Based on an assessment by the Editors, the Conflict of Interest statement of this article is inadequate because it fails to disclose conflicts of interest in addition to the declaration that “the authors have been involved in vaccine/biologic litigation.” In particular, Janet Kern is a board member of CONEM (Council for Nutritional and Environmental Medicine) and Geir Bjorklund is that organization’s founder and President. Mark Geier and David Geier do work under the auspices of the non-profit Institute for Chronic Illnesses, Inc. Lisa Sykes, Mark Geier and David Geier are officers of the Coalition for Mercury-free Drugs (CoMeD, Inc). Richard Deth is on the scientific advisory board of the National Autism Association. Brian Hooker is on the board of Focus for Health. James Love has been involved in amalgam litigation. Boyd Haley is involved in the development of a mercury-chelating agent. Some of the authors have a personal as well as a professional interest in autism. In addition, some authors are or have been involved in litigation related to vaccines and autism.

Furthermore, the article itself contains a number of errors, and mistakes of various types that raise concerns about the validity of the conclusion. As a result, this article is being retracted by the editors without the agreement of the authors. The online version of this article contains the full text of the retracted article as electronic supplementary material.

The new paper’s conflict of interest disclosure includes the relevant parts of this notice.

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4 thoughts on “Journal replaces anti-vaccine paper it retracted for missing conflicts, “number of errors””

  1. I am rather bemused by the authors’ categorisation of what constitutes a conflict of interest.
    Any association between public health or industry, no matter how trivial, is viewed as evidence of provaccine bias. It is difficult to be a scientific or medical expert in a subject like vaccines without having some contact with public health; indeed if people claiming to be experts about vaccines had no contact then I’d be very suspicious about their ability to grasp even the basics about vaccine policy and strategies.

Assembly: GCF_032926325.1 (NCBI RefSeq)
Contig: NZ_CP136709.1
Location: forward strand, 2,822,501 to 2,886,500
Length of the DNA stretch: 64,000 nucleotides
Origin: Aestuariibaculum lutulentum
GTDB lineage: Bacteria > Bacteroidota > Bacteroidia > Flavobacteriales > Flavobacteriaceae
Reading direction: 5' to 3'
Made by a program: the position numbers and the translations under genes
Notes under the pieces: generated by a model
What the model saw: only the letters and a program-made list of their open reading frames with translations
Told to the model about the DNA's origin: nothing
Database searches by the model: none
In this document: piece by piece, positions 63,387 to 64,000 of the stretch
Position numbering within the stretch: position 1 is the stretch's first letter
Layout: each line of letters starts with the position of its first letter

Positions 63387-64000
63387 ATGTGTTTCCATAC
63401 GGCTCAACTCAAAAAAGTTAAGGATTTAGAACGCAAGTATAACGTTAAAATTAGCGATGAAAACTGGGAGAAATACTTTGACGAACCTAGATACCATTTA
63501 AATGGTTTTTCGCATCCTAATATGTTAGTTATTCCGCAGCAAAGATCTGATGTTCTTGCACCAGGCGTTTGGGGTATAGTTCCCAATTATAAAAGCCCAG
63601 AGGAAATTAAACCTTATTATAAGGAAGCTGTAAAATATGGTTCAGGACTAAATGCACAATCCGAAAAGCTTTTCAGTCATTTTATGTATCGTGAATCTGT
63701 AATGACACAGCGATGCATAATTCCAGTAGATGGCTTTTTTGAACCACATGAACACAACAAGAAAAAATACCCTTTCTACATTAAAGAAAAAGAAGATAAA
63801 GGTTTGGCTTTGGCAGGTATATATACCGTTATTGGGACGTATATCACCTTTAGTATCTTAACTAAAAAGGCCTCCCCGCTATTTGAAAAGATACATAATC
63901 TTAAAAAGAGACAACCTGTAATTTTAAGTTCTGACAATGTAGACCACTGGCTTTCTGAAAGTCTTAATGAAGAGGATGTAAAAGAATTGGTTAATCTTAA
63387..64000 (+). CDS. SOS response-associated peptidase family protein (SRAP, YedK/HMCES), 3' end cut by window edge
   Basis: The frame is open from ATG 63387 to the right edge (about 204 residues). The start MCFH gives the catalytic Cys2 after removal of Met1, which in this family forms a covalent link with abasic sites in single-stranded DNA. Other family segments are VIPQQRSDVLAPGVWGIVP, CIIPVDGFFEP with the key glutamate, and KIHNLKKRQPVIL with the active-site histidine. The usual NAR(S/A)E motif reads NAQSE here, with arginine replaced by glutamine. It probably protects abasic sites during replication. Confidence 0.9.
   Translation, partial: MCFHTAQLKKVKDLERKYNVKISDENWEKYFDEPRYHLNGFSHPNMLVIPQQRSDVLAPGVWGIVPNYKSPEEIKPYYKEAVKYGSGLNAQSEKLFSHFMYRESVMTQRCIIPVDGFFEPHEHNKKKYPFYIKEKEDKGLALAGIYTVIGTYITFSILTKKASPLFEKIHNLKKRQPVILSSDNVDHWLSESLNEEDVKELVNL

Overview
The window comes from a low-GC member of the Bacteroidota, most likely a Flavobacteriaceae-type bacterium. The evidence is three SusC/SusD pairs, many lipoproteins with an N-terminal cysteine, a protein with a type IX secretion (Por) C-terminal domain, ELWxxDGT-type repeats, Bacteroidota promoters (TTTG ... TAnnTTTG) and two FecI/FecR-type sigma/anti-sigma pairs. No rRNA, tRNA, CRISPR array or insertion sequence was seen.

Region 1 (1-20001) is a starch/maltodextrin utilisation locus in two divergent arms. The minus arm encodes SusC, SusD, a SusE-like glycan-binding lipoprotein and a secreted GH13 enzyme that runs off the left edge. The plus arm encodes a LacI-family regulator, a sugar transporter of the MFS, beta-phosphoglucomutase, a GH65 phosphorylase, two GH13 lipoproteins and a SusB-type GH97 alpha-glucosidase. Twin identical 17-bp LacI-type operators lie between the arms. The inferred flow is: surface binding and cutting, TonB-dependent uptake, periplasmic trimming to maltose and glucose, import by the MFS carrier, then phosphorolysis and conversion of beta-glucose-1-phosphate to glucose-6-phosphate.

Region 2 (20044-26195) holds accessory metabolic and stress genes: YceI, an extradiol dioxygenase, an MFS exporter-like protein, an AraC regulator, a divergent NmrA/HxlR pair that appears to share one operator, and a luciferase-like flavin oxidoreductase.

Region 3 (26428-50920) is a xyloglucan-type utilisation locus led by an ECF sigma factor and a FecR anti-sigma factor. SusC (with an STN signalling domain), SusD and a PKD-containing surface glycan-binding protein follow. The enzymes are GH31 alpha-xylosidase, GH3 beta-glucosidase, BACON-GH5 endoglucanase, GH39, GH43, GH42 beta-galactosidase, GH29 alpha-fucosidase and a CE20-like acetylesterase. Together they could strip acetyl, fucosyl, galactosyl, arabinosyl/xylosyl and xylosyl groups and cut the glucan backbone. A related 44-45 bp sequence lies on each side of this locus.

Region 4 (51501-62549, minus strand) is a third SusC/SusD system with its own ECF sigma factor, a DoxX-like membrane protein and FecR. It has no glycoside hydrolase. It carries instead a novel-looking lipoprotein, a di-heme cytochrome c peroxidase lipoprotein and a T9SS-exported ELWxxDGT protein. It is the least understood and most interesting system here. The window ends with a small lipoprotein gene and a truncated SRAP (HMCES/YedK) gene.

When categorising studies as having been undertaken by “independent” researchers, they mean those without any affiliations to public health or industry. These researchers are not necessarily best qualified in terms of expertise, and they are not truly independent, certainly where the vaccine-autism concept is involved – many of them are vociferously anti-vaccine, which would undoubtedly serve as a considerable conflict of interest itself and significantly bias their findings.

    As just one example, papers by so called “independent” researchers who found a link between vaccines/mercurials and autism include 15 publications from Geier, who is not independent and severely conflicted. He has had his license to practice medicine withdrawn in around 13 states, and makes his money through serving as an “expert” for antivaccine litigation. Other researchers labelled as “independent” have similarly antivaccine positions, and many are not medically qualified, yet publish on the medical topic of vaccines.

    It is nonsensical to claim that the outcomes of publications on the topic of autism and vaccines may be biased in favour of vaccines because of ostensible provaccine affiliations/conflicts, yet to ignore the more relevant antivaccine affiliations/conflicts of other authors with publications on this issue.
    To claim they are “independent” is a travesty.

  2. Was about to comment in detail, but Mike Stevens nailed it really, what he points out, coupled with the lack of clarity on claims and not being forthcoming about their own affiliations from the outset, shows their own clear bias.

  3. The validity of a study should be based on the authenticity of the data and the soundness of the analysis, both of which should be open for review by 3rd parties. In this way arguments about COI and/or affiliations can be remedied and the data can speak for itself.

  4. I am glad that the paper was retracted because of the “a number of errors, and mistakes of various types that raise concerns about the validity of the conclusion”. This won’t mislead us to the fake conclusion.